I know that a lot of communications come via Email and Facebook now but I still like to receive mail.
A nice card means a lot more to me than a Happy Birthday tweet.
If you are like me and like to get letters, make sure that you take a bit of care with your letter box.
After all how hard can it be?…………Unfortunately from my experiences its too hard for lots of people!
Here are just some of the faults that I commonly come across:
Difficult to find
The box behind and below the fence line
The letter slot too small
The box can’t fit a normal envelope without folding
The box is too low
So what should you do about a letter box for your new home?
Have a look at a DIY store you will see plenty of choice. A good tip is to get a piece of card at least 230mm x 325 mm and try it in each box you like.
If you have the skills why not make one. I think they are far more interesting than the run of the mill boxes.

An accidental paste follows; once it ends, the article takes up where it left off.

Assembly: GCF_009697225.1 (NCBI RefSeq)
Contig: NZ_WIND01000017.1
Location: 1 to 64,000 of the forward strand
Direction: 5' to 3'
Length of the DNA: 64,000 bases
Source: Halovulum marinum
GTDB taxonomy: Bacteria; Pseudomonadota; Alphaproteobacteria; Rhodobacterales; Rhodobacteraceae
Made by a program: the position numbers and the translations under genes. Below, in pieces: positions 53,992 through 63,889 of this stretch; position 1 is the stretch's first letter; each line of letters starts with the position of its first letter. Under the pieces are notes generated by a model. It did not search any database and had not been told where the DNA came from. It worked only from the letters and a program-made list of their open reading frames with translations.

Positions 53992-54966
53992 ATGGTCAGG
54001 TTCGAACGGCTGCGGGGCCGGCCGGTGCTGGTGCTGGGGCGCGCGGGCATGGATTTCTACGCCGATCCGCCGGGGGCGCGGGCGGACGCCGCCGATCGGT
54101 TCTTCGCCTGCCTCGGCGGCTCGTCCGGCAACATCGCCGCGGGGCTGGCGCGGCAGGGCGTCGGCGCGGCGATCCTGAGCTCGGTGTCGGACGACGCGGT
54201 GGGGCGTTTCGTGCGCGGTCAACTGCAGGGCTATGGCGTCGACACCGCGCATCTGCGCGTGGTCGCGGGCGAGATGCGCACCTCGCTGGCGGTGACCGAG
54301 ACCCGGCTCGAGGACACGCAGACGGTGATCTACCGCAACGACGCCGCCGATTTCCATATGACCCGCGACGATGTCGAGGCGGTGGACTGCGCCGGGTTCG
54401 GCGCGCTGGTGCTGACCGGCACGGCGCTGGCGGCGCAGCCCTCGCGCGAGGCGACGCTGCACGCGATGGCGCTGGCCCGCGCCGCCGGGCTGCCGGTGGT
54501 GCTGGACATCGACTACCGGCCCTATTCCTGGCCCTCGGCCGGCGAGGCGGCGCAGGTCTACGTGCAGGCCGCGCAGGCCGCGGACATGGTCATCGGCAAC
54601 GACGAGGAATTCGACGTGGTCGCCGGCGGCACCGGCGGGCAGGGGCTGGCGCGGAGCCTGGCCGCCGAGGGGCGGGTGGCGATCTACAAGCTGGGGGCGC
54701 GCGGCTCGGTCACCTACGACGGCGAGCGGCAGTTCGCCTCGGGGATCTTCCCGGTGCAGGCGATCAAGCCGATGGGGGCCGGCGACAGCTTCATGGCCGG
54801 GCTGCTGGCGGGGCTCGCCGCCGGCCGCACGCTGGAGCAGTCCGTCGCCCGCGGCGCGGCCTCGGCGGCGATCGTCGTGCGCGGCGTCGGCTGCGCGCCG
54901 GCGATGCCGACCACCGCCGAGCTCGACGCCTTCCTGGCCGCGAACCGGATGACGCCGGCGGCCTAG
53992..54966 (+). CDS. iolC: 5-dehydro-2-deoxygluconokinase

Make sure the box is on the boundary and not obscured by the fence or bushes.
These are the important dimensions when choosing, making, and installing a letter box:
A delivery opening of at least 235mm x 30mm
Minimum internal dimensions below the delivery opening of 240mm x 340mm x 160mm
The delivery opening should be no lower than 900mm and no higher than 1200mm above the ground.
One question I do have is . . . . . Why do they still have a newspaper tube? . . . . I have had a daily newspaper delivered for more than 25 years and its always thrown on the garden. . . . never put in the tube!
You would think that some houses were owned by secret agents as there are no traces of a street number.
You couldn’t accuse either of the properties featured in this post of being shy about letting people know the house number.
I particularly like the one below with the numbers fabricated out of Corten Steel with the post box built into the number 1 ( Sorry about the picture quality but the sun was very low and behind the number when I saw it)